Prof Eduardo Silva will deliver the inaugural Maynooth University Visiting Scholar Lecture: “Learning from Latin America: Lessons from the periphery in a time of austerity” on Tuesday, 5th May 2015, with responses from Dr Mary Murphy, Maynooth University Department of Sociology and Dr David Begg, former General Secretary of the Irish Congress of Trade Unions.
The evening begins with a reception in Pugin Hall at 6.00pm, with the lecture commencing at 6.30pm in Renehan Hall. Register for the Silva event here: https://www.maynoothuniversity.ie/research/research-development-office/visiting-scholar-lecture-series Continue reading
At most a year out from the general election, we are beginning to see some shape to what could be the most formative election in recent memory. The 2011 election was called an ‘earthquake election’ by some political scientists because on many metrics we saw remarkable changes, it was one of the most volatile elections in post-war Europe. But it was as remarkable that such a volatile election produced such a familiar government. The Irish did what they were used to doing, kicking out a long-lasting Fianna Fáil government replacing it with a Fine Gael-Labour coalition. Continue reading
post by Elaine Byrne 13 April 201
The report of the Seanad Working Group on Reform was published today.
It can be accessed here.
The proposals include votes for the 800,000 Irish passport holders abroad, residents in Northern Ireland and popular election.
A draft Bill will be published shortly which seeks to implement the proposals of the WG. As per the remit of the Working Group, the proposals are within the confines of the constitution and do not need a referendum.
Post by Vanessa Liston
The controversy over the Central Access Scheme (CAS) in Kilkenny city has raised some important issues about local democracy in Ireland. One of these concerns the link between elected representatives and citizens. On the one hand those who, for different reasons oppose the scheme, claim that democracy is dead. Councilors do not represent the voices of all the people and so the system has failed. On the other hand, supporters of the scheme state that a vote on the matter in Council has been carried on numerous occasions and passed with a significant majority. Therefore the voice of the people has been heard. Continue reading
Prof. Eduardo Silva, Tulane University, this year’s Maynooth University Distinguished Visiting Scholar.
Posted on behalf of Dr. Barry Cannon and Dr. Mary P. Murphy, National University of Ireland Maynooth. This blog presents the arguments from a paper published in Irish Political Studies by the authors. Free access to the paper is available for the month of March at http://www.tandfonline.com/doi/full/10.1080/07907184.2014.942292#abstract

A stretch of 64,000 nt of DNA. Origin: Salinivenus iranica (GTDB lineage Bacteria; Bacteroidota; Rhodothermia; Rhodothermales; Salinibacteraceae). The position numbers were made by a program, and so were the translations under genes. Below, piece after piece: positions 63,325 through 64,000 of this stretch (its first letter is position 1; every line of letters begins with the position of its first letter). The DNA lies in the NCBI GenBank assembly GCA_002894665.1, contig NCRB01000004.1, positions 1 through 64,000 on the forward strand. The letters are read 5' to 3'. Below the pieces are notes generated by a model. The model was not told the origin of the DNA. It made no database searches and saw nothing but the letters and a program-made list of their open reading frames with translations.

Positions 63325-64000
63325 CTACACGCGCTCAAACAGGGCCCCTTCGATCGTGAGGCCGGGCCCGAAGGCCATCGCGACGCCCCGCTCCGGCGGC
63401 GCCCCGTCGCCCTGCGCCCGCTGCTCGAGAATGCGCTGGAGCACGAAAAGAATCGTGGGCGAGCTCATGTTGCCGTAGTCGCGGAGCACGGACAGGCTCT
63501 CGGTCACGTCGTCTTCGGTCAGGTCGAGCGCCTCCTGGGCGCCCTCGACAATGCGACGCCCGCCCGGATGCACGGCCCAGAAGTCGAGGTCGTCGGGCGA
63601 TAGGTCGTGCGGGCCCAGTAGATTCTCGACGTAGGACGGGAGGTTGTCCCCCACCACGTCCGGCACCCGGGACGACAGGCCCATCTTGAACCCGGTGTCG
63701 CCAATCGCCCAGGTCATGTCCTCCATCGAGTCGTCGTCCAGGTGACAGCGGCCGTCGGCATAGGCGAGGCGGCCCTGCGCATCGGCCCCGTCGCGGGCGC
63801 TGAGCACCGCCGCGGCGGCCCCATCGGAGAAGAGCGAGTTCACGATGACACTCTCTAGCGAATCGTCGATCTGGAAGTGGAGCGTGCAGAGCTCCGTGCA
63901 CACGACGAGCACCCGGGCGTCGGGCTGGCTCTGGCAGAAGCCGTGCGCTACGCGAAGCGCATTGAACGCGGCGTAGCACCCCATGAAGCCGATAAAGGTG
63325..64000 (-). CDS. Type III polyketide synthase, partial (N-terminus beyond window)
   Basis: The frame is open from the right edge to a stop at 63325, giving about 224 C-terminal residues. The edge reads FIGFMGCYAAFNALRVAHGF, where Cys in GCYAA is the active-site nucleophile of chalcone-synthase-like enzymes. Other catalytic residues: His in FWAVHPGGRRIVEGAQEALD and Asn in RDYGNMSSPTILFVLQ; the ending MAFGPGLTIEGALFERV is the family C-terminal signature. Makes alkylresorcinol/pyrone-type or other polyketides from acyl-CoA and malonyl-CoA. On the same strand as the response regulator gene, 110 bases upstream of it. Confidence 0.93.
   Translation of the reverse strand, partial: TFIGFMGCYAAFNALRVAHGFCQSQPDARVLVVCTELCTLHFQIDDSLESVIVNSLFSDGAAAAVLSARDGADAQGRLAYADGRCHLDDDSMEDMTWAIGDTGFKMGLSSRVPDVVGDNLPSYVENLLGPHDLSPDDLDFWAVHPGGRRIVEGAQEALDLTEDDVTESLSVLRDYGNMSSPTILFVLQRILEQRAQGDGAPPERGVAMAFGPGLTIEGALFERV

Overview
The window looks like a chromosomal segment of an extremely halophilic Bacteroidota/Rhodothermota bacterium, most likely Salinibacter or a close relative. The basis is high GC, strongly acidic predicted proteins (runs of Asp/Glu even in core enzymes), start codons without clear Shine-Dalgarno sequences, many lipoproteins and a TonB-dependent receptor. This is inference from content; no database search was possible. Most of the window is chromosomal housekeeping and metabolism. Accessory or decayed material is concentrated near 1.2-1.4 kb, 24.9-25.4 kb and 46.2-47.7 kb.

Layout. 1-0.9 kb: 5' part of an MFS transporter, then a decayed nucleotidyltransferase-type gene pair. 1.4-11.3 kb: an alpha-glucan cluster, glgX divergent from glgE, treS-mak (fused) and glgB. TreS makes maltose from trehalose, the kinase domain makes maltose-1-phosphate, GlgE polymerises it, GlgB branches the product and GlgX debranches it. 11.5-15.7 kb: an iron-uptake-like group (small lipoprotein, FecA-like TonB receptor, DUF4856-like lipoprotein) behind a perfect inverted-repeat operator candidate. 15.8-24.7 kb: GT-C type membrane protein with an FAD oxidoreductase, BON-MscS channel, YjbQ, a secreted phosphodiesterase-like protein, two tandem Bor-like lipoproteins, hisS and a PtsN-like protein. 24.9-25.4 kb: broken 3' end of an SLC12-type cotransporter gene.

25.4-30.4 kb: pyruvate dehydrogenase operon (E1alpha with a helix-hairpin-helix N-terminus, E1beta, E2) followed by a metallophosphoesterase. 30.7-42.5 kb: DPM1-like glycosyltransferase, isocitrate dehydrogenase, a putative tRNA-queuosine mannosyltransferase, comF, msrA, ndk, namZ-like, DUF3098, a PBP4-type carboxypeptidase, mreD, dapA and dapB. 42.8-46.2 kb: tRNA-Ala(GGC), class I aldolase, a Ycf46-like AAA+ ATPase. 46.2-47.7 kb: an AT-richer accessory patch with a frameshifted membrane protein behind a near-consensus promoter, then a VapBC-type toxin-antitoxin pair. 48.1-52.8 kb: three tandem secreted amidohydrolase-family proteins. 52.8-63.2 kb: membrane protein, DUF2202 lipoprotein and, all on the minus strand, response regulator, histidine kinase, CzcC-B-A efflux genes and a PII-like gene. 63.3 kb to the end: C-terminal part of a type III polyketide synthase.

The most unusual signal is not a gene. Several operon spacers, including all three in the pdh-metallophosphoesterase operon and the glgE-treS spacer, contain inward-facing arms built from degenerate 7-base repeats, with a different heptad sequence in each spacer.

One of the questions which has frequently been asked about the Irish reaction to austerity, at least until the emergence of the Right2Water Movement, was why the Irish did not protest as much as in other affected countries. To attempt to answer this question we thought it would be useful to use a framework developed by Prof. Eduardo Silva of Tulane University in his 2009 book Challenging Neoliberalism in Latin America to examine the Irish case. Silva offers a multi-dimensional framework, identifying associational power (intra-group cooperation), collective power (cross-group cooperation) and ideological power (framing and brokerage mechanisms) as key concepts to help explain successful popular mobilization against neoliberalism in the region. Applying this framework to the Irish reality, our paper provided two key findings to help answer the question posed. Continue reading
Posted on behalf of Dr Siobhan O’Sullivan, School of Applied Social Studies University College Cork, Dr Amy Healy, NUI Maynooth, and Prof Michael Breen, Faculty of Arts, Mary Immaculate College, University of Limerick.
This blog presents the arguments from a paper published in Irish Political Studies by the authors. Free access to the paper is available for the month of March at http://www.tandfonline.com/doi/full/10.1080/07907184.2014.942645#abstract
The impact of the 2008 recession on political legitimacy in Ireland is still being felt. The collapse of the banking, construction and property sectors, and the 2010 EU/International Monetary Fund loan and attached austerity conditions resulted in a dramatic election in 2011. Support for Fianna Fáil, the party that had dominated political power in Ireland for decades, was decimated and Fine Gael and Labour subsequently formed a coalition government. The next general election will be held in 2016 and in the intervening years there has been widespread protest over austerity, cutbacks, and new taxes and charges. Continue reading